TV Show Hometime Reaches 700 Episodes
Twenty-seven years ago, Twin Cities native Dean Johnson—a self-described “buildaholic”—wanted to share his home improvement know-how by creating how-to tapes that would be sold at hardware stores and home centers. But when he realized how expensive they were to produce, he needed a revenue source to underwrite the costs. That source was Hometime, a home-improvement/renovation TV show that will air its 700th episode in the second quarter of 2013.
Since 1986, Hometime has aired on various PBS stations across the country, and about 10 years ago, it went into commercial syndication. From the beginning, Johnson has served as the show’s executive producer and co-host, and it is now one of the longest-running television programs ever produced in Minnesota.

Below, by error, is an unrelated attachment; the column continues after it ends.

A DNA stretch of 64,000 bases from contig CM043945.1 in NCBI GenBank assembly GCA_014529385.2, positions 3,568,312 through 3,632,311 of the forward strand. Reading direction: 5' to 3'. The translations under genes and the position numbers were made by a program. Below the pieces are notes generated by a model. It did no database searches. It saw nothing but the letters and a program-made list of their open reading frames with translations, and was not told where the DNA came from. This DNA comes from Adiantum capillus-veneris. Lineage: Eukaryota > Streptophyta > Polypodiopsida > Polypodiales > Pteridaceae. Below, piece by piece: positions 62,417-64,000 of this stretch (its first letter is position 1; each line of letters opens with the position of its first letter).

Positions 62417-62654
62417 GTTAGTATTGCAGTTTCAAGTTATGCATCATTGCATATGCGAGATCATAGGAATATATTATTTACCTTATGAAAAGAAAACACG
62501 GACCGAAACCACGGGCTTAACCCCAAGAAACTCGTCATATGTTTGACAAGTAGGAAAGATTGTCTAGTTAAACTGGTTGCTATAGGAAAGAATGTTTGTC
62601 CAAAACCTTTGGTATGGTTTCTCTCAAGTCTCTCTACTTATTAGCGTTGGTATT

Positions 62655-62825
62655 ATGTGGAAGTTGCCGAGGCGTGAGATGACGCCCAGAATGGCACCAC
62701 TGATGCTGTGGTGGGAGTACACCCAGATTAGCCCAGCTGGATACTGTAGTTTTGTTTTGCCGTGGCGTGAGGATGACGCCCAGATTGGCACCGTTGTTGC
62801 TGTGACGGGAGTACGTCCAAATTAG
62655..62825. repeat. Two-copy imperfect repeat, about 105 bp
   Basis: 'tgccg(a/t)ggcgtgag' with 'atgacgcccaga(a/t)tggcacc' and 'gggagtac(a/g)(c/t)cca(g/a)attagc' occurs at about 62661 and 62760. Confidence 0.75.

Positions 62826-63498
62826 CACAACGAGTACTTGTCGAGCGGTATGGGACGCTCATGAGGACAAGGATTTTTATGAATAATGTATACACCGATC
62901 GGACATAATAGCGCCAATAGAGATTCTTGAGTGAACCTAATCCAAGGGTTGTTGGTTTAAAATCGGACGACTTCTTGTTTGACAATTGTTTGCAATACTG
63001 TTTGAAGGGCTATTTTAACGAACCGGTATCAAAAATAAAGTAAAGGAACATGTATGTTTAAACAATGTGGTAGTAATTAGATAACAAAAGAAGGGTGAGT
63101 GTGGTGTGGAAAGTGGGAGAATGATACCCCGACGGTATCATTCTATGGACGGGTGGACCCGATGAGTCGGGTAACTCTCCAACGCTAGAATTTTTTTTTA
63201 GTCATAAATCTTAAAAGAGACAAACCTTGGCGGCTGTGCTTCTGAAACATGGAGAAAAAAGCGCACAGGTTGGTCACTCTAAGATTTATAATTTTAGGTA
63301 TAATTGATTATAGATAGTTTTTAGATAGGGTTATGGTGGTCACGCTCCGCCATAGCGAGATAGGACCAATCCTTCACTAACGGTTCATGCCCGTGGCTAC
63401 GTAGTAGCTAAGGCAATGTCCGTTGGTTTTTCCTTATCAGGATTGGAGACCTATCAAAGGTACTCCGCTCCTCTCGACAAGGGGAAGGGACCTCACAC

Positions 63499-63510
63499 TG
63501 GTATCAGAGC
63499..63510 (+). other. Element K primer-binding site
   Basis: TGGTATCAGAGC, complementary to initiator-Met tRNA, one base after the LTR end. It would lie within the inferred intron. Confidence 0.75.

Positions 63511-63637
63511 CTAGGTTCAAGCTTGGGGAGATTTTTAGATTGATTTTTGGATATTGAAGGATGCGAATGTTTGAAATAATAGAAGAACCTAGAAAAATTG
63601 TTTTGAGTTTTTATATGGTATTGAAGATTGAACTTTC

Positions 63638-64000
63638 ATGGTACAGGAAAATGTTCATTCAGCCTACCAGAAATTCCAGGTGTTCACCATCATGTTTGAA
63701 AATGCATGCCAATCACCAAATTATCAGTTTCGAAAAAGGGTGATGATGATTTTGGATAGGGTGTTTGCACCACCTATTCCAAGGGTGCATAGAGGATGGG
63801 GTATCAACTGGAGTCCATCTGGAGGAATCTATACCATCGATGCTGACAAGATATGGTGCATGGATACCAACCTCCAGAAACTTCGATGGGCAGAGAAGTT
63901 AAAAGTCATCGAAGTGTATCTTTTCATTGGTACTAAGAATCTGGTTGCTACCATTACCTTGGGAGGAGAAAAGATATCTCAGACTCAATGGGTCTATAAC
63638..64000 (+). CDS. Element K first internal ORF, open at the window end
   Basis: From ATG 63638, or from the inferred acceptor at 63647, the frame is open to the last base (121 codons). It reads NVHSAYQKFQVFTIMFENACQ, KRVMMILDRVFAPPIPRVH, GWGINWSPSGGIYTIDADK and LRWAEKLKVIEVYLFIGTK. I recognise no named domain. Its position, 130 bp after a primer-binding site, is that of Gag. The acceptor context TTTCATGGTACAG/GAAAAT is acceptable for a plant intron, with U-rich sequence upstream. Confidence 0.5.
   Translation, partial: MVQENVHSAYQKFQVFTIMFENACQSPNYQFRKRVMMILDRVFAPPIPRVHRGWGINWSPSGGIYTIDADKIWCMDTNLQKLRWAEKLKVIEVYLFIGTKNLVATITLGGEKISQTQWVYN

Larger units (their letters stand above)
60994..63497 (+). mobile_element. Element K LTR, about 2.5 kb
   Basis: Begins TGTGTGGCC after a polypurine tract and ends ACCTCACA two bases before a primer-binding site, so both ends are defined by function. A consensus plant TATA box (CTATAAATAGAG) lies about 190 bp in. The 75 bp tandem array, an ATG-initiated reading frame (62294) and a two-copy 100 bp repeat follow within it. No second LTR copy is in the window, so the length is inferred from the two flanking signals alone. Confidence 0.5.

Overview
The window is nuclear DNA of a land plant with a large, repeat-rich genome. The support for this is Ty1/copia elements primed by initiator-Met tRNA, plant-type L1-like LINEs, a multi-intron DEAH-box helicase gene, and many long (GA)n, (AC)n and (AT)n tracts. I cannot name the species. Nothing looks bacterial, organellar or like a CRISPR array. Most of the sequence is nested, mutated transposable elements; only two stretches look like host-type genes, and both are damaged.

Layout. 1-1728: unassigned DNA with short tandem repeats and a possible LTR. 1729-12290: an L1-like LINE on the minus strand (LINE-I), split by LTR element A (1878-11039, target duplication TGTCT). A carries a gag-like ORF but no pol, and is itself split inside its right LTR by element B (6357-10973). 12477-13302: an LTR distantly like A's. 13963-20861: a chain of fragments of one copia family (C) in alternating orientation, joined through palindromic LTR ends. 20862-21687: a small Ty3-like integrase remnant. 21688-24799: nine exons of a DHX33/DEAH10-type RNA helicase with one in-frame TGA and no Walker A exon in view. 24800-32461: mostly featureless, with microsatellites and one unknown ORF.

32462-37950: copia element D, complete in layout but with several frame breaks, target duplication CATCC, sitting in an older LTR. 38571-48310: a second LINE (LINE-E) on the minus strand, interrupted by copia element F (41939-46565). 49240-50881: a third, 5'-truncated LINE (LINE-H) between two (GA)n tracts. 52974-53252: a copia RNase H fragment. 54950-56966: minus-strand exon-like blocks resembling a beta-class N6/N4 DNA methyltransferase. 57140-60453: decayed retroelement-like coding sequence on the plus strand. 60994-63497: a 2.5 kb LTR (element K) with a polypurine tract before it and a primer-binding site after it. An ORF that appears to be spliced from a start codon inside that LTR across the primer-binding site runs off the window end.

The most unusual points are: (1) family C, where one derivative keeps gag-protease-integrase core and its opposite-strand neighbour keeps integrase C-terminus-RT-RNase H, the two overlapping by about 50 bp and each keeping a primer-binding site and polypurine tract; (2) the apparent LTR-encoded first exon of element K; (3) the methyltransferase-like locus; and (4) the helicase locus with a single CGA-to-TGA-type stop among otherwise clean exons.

Johnson’s company, Hometime Video Publishing, provides the show to PBS at no cost, so revenue to produce it—and profits—come from sponsors, syndication, and video sales; which began to decline when the Internet gained popularity, although Johnson still sells some on the Hometime website and to PBS stations.
Hometime also derives a portion of its revenue as the contractor of record on many of its projects. Other contractors have handled the most complex projects over the years, but Johnson says he and his crew do “down-and-dirty construction” for most. They’re onsite from eight to five every weekday, even when the cameras are not.
His crew is small—fewer than a dozen people—and its numbers have shrunk even more over the years as Johnson trained them to wear many hats. “We found it was easier to train carpenters to do video work than to train videographers to do carpentry,” he explains. Johnson declined to discuss company revenues.
At 60, Johnson plans to see how many more episodes he can get under his tool belt: “I’d rather work on a project . . . than golf.”